Take care of migrant workers, help explore new job markets | The Daily Star
11:00 PM, October 20, 2009 / LAST MODIFIED: 11:00 PM, October 20, 2009

Take care of migrant workers, help explore new job markets

Minister tells labour attachés

Minister for Expatriates' Welfare and Overseas Employment Khandaker Mosharraf Hossain yesterday asked the labour attachés in Bangladesh missions abroad to take care of migrant workers proactively and help explore new overseas job markets.
“The expatriate workers face multifaceted difficulties abroad starting from language, food, culture. Everything goes against them. But a little support from you can give them strength to face new challenges,” he told the labour attachés at the inaugural session of a training programme.
The 3-day training for labour attachés has been organised by the International Organisation for Migration (IOM) in collaboration with the United Nations Development Fund for Women (Unifem) at The Westin Hotel in the city.
Thirteen labour attachés of Bangladesh missions in the Middle East and South East Asian countries are attending the programme.
Stating that the expatriate workers, who make enormous contributions to the country's economy, face difficulties in every process of migration, Mosharraf said labour officials are the only men to look after the migrants who often do not get adequate wage and work extra hours to make up their cost.
Addressing the session as chief guest, the minister called upon the officials to be careful in checking the genuineness of overseas job orders and the wages the employers are offering.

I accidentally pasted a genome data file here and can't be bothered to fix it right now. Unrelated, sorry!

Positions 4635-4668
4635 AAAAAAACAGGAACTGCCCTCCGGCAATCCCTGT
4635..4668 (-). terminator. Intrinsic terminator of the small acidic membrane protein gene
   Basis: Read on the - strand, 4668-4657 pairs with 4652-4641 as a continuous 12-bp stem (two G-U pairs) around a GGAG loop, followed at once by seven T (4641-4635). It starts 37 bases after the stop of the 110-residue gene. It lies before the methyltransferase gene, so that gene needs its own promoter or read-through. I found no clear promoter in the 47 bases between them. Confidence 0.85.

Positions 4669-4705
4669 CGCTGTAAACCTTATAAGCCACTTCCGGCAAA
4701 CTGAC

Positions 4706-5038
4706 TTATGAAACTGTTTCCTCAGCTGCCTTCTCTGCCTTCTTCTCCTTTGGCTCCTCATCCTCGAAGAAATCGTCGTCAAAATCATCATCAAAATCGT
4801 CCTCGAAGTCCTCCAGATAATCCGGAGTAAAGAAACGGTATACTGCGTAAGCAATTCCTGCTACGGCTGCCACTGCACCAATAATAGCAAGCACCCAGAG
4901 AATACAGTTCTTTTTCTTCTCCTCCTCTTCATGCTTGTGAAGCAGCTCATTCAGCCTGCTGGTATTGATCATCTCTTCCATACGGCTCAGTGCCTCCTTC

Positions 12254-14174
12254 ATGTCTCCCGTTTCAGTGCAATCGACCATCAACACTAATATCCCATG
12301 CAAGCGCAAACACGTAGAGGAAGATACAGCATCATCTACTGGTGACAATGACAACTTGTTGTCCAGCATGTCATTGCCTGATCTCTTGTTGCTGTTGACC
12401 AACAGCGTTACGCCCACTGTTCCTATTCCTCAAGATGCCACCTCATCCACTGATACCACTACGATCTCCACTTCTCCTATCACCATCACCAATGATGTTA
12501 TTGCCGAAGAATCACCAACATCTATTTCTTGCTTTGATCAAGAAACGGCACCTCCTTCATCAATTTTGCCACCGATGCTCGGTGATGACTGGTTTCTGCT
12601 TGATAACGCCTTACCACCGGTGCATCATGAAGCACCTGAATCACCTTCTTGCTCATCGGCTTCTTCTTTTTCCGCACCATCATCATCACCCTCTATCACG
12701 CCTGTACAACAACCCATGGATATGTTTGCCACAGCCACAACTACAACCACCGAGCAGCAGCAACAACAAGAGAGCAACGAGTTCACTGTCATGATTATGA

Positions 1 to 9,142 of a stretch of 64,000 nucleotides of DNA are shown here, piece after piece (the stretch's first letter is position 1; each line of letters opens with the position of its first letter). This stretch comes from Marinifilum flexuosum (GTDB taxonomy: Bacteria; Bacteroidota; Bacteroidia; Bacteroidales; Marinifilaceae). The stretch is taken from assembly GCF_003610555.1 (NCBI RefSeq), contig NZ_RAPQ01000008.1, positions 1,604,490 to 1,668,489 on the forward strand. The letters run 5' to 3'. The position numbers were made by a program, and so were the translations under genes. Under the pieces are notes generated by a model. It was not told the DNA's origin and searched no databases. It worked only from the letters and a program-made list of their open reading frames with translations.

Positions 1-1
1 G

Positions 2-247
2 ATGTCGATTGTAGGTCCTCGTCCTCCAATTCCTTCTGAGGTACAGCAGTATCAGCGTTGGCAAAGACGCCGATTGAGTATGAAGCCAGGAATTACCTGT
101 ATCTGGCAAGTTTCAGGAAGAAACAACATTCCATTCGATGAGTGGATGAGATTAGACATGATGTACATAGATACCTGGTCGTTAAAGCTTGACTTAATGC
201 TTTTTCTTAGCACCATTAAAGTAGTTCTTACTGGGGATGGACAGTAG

“The cost will decrease tremendously if these issues are checked carefully,” he said, asking the labour attachés to look for new jobs where “we can prepare our people, but in no way labour welfare side should be neglected.”
The minister also told them to give special attention to female migrant workers.
“As soon as they arrive in a foreign land, you receive them, give them a mobile number telling that they could contact them for any problem,” he added.
Secretary to expatriates' welfare ministry Elias Ahmed said, “You might not feel very comfortable while talking to workers, but keep in mind that they are the ones who are working hard and sending home money. You should be proactive to listen to their problems, instead of trying to solve after any problem arises.”
IOM Regional Representative for South Asia Rabab Fatima said the three- day training programme will be utilised to review the resources, tools and mandate available to labour attachés in discharging their responsibilities efficiently.
“Keeping in mind the benefits that international migration has to offer, we owe to migrant workers to provide them with services that make their migration experience orderly and beneficial,” she said.
Around 6.5 million Bangladeshi expatriates sent home $9.01 billion last year, which is over $7 billion as of September this year.
Labour migration last year was around 8.75 lakh, but the number decreased by 47 percent until this year compared to the corresponding period of last year mainly due to global recession.
Unifem Bangladesh's National Programme Manager Naheed Ahmed also spoke.

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